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Literature Review Of Economic Evaluations Of Screening Tests For Breast Cancer

      Objectives

      The objective of this literature review was to explore the existing evidences regarding cost-effectiveness of breast cancer screening (BCS) tests in average-risk women and in high-risk women.

      Methods

      A literature review was performed using the PICO method: Population consisted of women at average risk and at high risk for breast cancer; Intervention and Comparators were BCS tests, and Outcomes were incremental cost-effectiveness ratios (ICERs). The literature search was performed with the NHS EED filters using the electronic databases (MEDLINE, EMBASE and PubMed) from January 2005 until May 2015.

      Results

      The literature review allowed retrieving 1,699 studies of which 39 fulfilled the eligibility criteria. Fourteen studies were cost-effectiveness analyses, twenty-one were cost-utility analyses and four were both. Eighteen studies used a Markov model while seven studies used a decision tree. Time horizon varied from 5 years to lifetime. Main interventions compared were no screening, biennial mammography, annual mammography and annual mammography combined to MRI. For average-risk women, ICERs for biennial mammography varied between (2015US)$4,715-$21,747/LYG and between (2015US)$7,548-$107,590/QALY compared to no screening, while ICERs for annual mammography ranged from (2015US)$24,124-$40,266/LYG and (2015US)$69,217/QALY. For high-risk women, ICERs for annual mammography ranged from (2015US)$7,221-$39,251/QALY compared to no screening. Also for high-risk women, combined MRI and mammography were associated with ICERs from (2015US)$19,288/QALY to dominant compared to mammography alone. These results include women of any age and mammography of any type.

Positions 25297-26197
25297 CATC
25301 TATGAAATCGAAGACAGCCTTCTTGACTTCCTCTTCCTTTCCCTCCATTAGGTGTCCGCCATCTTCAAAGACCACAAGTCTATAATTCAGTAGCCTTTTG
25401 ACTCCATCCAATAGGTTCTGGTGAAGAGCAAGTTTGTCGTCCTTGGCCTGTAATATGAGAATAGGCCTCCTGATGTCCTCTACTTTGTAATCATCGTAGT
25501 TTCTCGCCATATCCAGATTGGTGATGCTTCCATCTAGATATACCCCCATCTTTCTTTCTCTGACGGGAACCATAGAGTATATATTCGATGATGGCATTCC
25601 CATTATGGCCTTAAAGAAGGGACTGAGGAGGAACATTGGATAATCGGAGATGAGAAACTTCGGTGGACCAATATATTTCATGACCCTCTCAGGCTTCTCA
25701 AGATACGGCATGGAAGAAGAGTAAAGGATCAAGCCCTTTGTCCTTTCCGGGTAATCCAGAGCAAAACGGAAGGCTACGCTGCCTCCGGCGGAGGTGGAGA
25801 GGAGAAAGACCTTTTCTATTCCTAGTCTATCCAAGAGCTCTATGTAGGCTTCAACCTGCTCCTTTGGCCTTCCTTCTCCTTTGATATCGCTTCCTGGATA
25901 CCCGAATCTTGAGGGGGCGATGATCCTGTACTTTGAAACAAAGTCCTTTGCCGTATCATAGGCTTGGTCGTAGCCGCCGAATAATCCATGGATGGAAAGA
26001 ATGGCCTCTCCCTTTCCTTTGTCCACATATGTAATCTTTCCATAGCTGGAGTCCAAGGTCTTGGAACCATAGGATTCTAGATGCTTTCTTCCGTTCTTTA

Conclusions

      Results suggest that annual mammography is mostly cost-effective when compared to no screening. According to a $100,000/QALY threshold, most of analyzed studies suggest that combined screening is cost-effective in high-risk women compared to mammography alone, despite a wide cost-effectiveness ratios range. Notwithstanding the high level of heterogeneity among selected studies, this review provides a comprehensive overview of the cost-effectiveness of BCS and could serve in the realization of future economic evaluations.